Apple’s Black Friday Deal Was a Missed Opportunity

As first reported by Mark Gurman, Apple’s Black Friday deal was for gift cards, not the traditional discounts.

As part of the American Black Friday sales tradition, Apple typically offers minimal discounts on its own products and third-party accessories via its online and physical retail stores. However, this year will be significantly different. According to multiple sources, Apple’s sales event this Friday will be based around gift cards, not discounts on products. If a customer buys a product from Apple on Black Friday, instead of receiving a discount, they will be given an Apple Store gift card. This gift card will likely not be able to be used at the time of purchase, solely at a later date. The setup is similar to that of Apple’s recent Back to School campaigns, but it is Apple Store cards, not iTunes cards.

In an update, Gurman expounds on the reasons (basically, it sounds like discounts were a massive PIA), but I’m much more interested – and disappointed – in the switch to Apple Store cards instead of iTunes/App Store cards.1

From a financial perspective, it makes sense:

  • For iTunes/App Store gift cards, Apple “spends”2 70 cents for every dollar (which goes to the respective developer)
  • For Apple products bought with the Apple Retail gift card, Apple “spends” 64 cents for every dollar (Apple’s margin last quarter across their product line was betweet 36 and 37 percent)
  • For non-Apple products bought with the Apple Retail gift card, Apple likely “spends” around 60 cents for every dollar (presuming a typical 40% retail markup)

Moreover, there is a clear logic to gift cards: there is no better way to induce a repeat purchase than to have a customer feel like they ought to buy something else – after all, that gift card is just burning a hole in said customer’s pocket.

And yet, there is so much more long-term benefit to be gained from iTunes/App Store gift cards.

  • Gift cards effectively inject millions of dollars into the app ecosystem to the direct financial benefit of developers, making the most appealing platform (iOS) for developers – particularly those who make paid applications – that much more appealing.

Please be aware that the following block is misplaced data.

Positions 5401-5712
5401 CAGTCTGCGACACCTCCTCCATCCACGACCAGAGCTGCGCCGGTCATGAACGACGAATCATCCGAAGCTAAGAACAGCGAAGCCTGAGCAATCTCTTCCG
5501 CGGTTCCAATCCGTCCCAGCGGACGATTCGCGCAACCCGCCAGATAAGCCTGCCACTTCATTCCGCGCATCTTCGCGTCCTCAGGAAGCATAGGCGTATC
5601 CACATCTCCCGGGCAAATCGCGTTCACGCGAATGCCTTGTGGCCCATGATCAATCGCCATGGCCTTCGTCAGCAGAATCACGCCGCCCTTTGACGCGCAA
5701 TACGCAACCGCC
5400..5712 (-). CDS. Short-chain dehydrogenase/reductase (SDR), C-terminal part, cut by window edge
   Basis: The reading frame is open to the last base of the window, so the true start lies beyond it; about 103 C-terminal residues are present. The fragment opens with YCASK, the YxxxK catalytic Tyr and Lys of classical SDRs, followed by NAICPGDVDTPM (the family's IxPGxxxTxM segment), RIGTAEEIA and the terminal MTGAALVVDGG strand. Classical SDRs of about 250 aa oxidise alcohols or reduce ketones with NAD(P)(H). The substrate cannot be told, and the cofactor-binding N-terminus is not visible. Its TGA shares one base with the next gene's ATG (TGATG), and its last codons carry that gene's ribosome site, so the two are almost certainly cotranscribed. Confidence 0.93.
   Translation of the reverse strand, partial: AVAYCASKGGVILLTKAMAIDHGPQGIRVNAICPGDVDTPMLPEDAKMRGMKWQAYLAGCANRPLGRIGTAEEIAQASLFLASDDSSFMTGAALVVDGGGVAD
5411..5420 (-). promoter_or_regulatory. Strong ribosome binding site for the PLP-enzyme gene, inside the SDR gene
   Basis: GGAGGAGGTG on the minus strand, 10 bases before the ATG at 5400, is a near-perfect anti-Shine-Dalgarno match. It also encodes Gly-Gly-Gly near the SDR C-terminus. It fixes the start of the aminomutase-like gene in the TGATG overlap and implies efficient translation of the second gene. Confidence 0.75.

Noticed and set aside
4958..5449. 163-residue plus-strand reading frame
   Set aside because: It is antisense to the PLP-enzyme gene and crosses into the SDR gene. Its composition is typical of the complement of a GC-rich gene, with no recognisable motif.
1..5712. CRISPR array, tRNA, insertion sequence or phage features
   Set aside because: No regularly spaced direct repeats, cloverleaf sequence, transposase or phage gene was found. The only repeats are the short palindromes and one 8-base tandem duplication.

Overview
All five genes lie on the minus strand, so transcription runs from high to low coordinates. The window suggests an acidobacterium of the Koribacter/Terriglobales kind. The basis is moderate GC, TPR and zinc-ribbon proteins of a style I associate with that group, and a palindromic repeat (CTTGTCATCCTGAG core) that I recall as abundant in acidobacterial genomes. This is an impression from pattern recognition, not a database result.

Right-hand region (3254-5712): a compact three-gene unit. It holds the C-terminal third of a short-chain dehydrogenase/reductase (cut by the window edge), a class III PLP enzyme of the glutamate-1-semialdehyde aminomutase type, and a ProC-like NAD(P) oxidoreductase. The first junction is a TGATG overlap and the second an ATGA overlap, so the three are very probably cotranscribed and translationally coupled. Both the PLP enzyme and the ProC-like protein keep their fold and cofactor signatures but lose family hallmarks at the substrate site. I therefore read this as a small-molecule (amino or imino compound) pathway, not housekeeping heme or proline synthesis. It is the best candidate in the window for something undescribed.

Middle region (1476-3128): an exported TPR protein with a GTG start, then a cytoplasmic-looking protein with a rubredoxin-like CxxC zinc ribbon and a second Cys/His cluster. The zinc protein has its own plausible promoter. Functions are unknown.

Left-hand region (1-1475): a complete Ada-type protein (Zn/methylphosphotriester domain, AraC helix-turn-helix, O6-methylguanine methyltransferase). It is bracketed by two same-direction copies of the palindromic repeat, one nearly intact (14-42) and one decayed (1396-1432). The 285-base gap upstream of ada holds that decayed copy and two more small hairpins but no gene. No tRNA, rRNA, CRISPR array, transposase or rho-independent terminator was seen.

• Paid applications – even if bought with gift cards – have a lock-in effect; any consideration about switching is likely to be weighed against the worth of purchases you have made
  • Gift cards encourage exploration and risk-taking in the app store, significantly increasing the chance users discover apps that make their iOS device magical

Still, this decision, while disappointing, is not surprising in light of Apple’s reticence to enable sustainable apps beyond consumable IAP, not to mention their having devalued many productivity apps by having made iWork and iLife free.

Ultimately, as always, Apple is counting on only itself and the experience it believes it can deliver to sell devices to repeat customers. Given their track record, it’s not exactly a terrible idea, but that doesn’t mean it’s the best one, either. After all, for many customers, Apple hardware is fantastic, but apps are the biggest reason to buy an iOS device.3

  1. You can, of course, buy iTunes gift cards with your Apple Store card, but that’s beside the point 

  2. This isn’t even remotely correct terminology – or, er, accounting – from an accounting perspective. I hope you’ll give me credit that I know that and let me use common English in peace 

  3. I’d love any pointers to specific research about customer’s reason-to-buy